Beijings diplomats have said in private conversations that a proactive diplomacy of non-proliferation will be good for the peaceful rise of China. In fact, it is in this interplay of expectations that Beijing has made common cause with Washington over nuclear non-proliferation issues in recent years. China knows that it can hope to reap a peace dividend by playing this role as a responsible stakeholder in the evolving global order.

A counterpoint, mainly in the non-official discourse on non-proliferation, is that the promise of a nuclear utopia must be universal in scope. For the present, the talks process and all other non-proliferation exercises do not at all aim at the total elimination of nuclear weapons across the world. What is being attempted is the prevention of production, testing and deployment of nuclear weapons by states that are not in possession of them.

The DPRKs case, as viewed within these limited parameters, falls in a grey zone. The six-party talks were explicitly started in 2003 to try and prevent North Korea from producing, testing or deploying any nuclear weapon. However, an undeterred Pyongyang has already tested nuclear weapons twice. Its first underground nuclear detonation took place in October 2006.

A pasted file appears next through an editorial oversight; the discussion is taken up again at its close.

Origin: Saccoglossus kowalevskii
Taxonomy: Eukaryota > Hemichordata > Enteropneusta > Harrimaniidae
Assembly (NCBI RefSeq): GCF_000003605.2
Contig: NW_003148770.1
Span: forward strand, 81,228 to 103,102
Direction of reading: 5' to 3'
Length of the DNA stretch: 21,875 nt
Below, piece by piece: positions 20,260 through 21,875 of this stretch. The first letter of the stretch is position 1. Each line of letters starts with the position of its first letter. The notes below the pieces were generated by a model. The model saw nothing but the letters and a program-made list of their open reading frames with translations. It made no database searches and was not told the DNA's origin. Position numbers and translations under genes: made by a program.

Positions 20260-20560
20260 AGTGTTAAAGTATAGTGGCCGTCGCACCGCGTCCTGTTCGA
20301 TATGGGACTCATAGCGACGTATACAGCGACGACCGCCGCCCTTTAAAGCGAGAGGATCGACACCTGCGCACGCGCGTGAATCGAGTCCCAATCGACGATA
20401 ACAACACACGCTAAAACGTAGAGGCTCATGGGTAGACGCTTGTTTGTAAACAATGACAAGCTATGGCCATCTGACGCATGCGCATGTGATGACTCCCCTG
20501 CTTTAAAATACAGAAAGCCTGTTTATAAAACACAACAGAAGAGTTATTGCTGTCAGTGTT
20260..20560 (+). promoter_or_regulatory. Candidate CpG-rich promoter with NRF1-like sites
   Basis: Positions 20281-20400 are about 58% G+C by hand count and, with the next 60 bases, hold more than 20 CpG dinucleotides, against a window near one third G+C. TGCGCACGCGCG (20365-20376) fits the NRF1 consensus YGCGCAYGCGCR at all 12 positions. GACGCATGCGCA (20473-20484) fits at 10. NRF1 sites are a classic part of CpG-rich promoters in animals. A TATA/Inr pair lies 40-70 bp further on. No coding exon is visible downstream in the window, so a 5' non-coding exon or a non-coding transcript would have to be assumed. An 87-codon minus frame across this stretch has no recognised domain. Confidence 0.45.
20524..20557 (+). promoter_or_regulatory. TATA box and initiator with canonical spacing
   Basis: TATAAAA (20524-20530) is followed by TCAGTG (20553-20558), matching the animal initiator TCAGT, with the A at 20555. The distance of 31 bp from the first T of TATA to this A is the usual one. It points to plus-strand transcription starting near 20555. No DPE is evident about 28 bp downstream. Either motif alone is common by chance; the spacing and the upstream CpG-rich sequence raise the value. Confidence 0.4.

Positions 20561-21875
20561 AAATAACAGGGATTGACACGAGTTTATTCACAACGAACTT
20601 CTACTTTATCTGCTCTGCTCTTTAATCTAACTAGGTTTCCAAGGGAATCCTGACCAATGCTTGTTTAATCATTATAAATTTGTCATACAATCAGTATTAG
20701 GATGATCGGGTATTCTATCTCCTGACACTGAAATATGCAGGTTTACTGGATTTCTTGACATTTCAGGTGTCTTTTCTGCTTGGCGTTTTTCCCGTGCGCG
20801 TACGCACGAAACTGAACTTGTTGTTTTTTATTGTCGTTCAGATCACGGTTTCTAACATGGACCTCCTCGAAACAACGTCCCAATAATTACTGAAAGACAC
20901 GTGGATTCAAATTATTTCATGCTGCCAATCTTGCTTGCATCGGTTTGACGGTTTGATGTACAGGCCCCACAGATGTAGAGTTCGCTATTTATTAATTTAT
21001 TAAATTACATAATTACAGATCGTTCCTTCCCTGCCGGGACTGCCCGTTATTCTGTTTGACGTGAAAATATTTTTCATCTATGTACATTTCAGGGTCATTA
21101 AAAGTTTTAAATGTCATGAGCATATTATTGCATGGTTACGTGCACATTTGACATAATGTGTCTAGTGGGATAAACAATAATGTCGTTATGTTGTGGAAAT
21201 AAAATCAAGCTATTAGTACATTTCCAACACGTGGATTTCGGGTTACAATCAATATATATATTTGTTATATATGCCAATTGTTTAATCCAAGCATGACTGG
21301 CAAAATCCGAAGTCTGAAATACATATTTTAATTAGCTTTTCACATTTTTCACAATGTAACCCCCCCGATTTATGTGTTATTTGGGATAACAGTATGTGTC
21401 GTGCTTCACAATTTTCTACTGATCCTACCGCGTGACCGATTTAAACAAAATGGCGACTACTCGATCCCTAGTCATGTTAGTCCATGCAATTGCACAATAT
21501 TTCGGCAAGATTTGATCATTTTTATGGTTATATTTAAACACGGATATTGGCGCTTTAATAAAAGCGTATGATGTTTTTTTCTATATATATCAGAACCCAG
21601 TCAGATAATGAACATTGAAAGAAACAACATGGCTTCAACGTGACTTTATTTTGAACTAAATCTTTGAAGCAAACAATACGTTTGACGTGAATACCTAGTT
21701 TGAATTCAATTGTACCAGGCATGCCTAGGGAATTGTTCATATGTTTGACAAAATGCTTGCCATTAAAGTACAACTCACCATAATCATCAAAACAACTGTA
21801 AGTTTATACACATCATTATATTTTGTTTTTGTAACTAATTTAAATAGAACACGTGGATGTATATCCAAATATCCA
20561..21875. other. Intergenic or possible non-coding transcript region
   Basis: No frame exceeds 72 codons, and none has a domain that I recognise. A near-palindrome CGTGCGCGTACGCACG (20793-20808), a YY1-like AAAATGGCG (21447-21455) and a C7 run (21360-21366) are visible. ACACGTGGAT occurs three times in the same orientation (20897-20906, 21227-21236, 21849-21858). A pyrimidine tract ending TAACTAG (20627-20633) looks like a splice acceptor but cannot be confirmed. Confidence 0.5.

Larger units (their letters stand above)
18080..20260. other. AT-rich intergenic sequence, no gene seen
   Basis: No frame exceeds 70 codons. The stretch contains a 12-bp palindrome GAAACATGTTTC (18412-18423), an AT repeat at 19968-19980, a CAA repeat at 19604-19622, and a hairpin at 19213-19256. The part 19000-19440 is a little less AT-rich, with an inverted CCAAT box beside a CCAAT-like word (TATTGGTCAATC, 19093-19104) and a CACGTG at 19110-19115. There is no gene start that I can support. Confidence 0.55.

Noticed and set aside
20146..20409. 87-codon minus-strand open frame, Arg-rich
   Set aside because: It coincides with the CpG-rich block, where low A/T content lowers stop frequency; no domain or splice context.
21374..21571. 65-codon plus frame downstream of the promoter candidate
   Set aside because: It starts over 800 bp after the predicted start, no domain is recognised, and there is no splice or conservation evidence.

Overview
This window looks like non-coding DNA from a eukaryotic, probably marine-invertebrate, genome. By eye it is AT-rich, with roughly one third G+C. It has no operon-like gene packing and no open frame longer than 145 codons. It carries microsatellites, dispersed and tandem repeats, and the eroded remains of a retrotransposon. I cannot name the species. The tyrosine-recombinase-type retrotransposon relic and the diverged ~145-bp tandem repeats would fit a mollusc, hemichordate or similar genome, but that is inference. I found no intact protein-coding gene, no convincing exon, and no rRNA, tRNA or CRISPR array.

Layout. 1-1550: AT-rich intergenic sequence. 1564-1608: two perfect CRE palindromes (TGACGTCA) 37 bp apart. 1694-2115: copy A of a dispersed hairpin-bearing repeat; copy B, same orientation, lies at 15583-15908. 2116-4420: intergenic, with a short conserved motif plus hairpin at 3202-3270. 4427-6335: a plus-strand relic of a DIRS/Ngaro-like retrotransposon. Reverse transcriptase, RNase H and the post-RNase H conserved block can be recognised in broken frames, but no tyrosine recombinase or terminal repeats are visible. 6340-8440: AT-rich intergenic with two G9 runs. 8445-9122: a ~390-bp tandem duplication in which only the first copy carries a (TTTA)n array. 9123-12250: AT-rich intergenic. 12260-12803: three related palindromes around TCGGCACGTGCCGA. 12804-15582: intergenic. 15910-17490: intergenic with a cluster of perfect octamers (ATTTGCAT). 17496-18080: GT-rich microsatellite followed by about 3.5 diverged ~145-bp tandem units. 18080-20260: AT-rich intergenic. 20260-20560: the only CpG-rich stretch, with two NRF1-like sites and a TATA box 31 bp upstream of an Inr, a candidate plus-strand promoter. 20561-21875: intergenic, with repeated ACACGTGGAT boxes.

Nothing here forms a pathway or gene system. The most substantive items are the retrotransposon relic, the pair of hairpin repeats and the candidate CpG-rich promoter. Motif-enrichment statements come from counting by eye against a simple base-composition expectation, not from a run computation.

Beijing has chaired the talks since its inception. The U.S. has always looked to a cooperative China to initiate steps to break the logjams in the process. As a result, the U.S. has sought to retain its status as the sole global superpower by building a unique space-time framework in strategic terms. It is indeed easy to see that the aim, from the standpoint of the U.S., is to gain from a better space-time management. To the extent that China promotes U.S. interests with regard to the DPRK, an American leader will be able to focus more on other areas of concern. From a U.S. perspective, there is no dearth of concerns. Irans nuclear profile, stabilisation of the post-Saddam Iraq and Pakistans patronage of anti-U.S. terror in Afghanistan are just three such concerns.